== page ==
As a marketer or developer, your objective isn’t to ensure that everyone who installs the app uses it. As a general norm, users will keep leaving the application over time.

Instead, you aim to provide an onboarding and overall user experience that assures a certain proportion of each month’s cohort of new users remains engaged, allowing the app to expand at a consistent and sustainable rate.

2. Development Costs

If the pace of development is critical to your project, you should know ahead of time how long it will take to provide an iOS or Android solution.

In comparison to iOS, it takes 30% to 40% longer to develop an Android-based application. This is due to the intricacy of the code and the large range of devices.

On the contrary, the App Store has a more stringent application screening and acceptance procedure that can take up to a week and is done manually. Google Play follows automatic testing that applications must pass in a shorter amount of time.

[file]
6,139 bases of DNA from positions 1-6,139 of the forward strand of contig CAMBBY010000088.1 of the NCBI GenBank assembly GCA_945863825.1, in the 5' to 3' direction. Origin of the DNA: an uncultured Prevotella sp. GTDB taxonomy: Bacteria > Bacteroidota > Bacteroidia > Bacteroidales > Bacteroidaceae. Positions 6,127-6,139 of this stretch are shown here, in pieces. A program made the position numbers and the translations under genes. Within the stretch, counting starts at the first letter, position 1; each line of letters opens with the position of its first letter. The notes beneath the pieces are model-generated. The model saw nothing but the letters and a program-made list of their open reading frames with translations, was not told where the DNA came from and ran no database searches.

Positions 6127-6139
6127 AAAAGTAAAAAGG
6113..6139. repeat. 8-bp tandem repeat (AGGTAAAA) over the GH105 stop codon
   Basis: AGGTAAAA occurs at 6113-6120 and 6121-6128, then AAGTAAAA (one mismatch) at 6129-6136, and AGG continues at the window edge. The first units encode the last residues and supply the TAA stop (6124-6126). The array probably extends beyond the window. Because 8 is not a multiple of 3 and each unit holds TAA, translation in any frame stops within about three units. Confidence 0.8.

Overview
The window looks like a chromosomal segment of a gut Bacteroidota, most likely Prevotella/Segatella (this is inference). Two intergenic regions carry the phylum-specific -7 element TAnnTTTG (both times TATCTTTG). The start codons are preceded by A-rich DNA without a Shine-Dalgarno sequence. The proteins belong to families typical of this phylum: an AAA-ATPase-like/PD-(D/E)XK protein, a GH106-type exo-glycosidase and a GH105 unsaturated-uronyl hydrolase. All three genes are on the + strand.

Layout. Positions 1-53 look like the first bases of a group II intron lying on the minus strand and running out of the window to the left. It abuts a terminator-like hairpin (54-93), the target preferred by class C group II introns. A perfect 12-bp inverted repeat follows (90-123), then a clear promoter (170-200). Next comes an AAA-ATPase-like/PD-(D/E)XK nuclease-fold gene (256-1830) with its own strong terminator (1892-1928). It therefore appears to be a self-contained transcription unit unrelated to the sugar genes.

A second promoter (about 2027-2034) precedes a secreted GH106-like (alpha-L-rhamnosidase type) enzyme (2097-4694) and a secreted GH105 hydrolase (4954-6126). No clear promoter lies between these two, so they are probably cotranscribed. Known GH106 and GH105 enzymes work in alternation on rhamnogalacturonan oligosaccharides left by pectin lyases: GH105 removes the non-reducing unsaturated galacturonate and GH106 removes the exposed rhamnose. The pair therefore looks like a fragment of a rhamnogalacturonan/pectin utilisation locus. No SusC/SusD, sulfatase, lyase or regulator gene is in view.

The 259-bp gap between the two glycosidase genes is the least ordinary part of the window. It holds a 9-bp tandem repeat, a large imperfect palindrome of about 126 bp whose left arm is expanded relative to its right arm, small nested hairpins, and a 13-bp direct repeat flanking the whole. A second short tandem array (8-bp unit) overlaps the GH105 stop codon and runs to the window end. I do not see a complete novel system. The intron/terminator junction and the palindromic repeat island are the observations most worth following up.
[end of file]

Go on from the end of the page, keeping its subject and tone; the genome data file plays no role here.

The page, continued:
Development cost us a critical decision in favoring one platform over the other. The price of development is also determined by the characteristics of your fintech apps.

Obviously, with cutting-edge functionality and corporate-grade security, both Android and iOS apps will cost the same as feature-rich enterprise software.

With that said, Android apps can be significantly more expensive than iOS apps due to a broad device ecosystem spanning a wide range of manufacturers and device capabilities.

Stringent quality control procedures and restrictions, on the other side, make iOS development more difficult.

As a result, iOS development necessitates greater development knowledge, but Android development necessitates more complexity in terms of device-level testing.